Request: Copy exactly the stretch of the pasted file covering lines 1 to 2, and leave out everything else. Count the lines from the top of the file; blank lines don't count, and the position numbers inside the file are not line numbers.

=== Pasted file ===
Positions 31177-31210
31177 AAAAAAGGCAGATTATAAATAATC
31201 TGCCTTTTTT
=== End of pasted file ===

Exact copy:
Positions 31177-31210
31177 AAAAAAGGCAGATTATAAATAATC